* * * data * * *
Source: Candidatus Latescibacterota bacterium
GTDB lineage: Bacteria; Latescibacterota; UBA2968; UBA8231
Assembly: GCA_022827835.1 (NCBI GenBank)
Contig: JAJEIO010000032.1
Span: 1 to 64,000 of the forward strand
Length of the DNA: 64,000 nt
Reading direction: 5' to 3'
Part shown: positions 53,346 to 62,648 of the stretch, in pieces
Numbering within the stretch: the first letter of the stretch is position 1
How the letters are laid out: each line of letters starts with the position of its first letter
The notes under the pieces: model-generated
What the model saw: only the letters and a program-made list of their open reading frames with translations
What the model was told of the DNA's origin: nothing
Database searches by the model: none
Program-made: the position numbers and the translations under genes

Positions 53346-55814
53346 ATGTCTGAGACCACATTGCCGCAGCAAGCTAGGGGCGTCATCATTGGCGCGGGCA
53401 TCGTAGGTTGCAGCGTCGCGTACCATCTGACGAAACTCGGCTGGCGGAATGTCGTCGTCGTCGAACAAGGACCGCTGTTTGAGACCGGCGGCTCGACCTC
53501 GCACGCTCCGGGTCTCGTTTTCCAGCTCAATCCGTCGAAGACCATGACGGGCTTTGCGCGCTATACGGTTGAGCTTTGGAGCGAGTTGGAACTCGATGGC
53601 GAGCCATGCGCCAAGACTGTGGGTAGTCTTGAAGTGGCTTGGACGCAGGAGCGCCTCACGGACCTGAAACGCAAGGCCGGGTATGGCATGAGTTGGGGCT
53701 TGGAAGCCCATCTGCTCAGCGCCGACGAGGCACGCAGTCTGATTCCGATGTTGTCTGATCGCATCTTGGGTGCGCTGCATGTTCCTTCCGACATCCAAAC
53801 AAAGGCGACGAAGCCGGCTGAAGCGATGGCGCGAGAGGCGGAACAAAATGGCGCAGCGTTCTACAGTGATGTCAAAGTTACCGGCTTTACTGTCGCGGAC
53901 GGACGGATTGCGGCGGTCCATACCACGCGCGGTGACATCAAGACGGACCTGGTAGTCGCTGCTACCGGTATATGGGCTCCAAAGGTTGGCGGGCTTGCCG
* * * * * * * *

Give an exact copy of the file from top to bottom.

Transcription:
Source: Candidatus Latescibacterota bacterium
GTDB lineage: Bacteria; Latescibacterota; UBA2968; UBA8231
Assembly: GCA_022827835.1 (NCBI GenBank)
Contig: JAJEIO010000032.1
Span: 1 to 64,000 of the forward strand
Length of the DNA: 64,000 nt
Reading direction: 5' to 3'
Part shown: positions 53,346 to 62,648 of the stretch, in pieces
Numbering within the stretch: the first letter of the stretch is position 1
How the letters are laid out: each line of letters starts with the position of its first letter
The notes under the pieces: model-generated
What the model saw: only the letters and a program-made list of their open reading frames with translations
What the model was told of the DNA's origin: nothing
Database searches by the model: none
Program-made: the position numbers and the translations under genes

Positions 53346-55814
53346 ATGTCTGAGACCACATTGCCGCAGCAAGCTAGGGGCGTCATCATTGGCGCGGGCA
53401 TCGTAGGTTGCAGCGTCGCGTACCATCTGACGAAACTCGGCTGGCGGAATGTCGTCGTCGTCGAACAAGGACCGCTGTTTGAGACCGGCGGCTCGACCTC
53501 GCACGCTCCGGGTCTCGTTTTCCAGCTCAATCCGTCGAAGACCATGACGGGCTTTGCGCGCTATACGGTTGAGCTTTGGAGCGAGTTGGAACTCGATGGC
53601 GAGCCATGCGCCAAGACTGTGGGTAGTCTTGAAGTGGCTTGGACGCAGGAGCGCCTCACGGACCTGAAACGCAAGGCCGGGTATGGCATGAGTTGGGGCT
53701 TGGAAGCCCATCTGCTCAGCGCCGACGAGGCACGCAGTCTGATTCCGATGTTGTCTGATCGCATCTTGGGTGCGCTGCATGTTCCTTCCGACATCCAAAC
53801 AAAGGCGACGAAGCCGGCTGAAGCGATGGCGCGAGAGGCGGAACAAAATGGCGCAGCGTTCTACAGTGATGTCAAAGTTACCGGCTTTACTGTCGCGGAC
53901 GGACGGATTGCGGCGGTCCATACCACGCGCGGTGACATCAAGACGGACCTGGTAGTCGCTGCTACCGGTATATGGGCTCCAAAGGTTGGCGGGCTTGCCG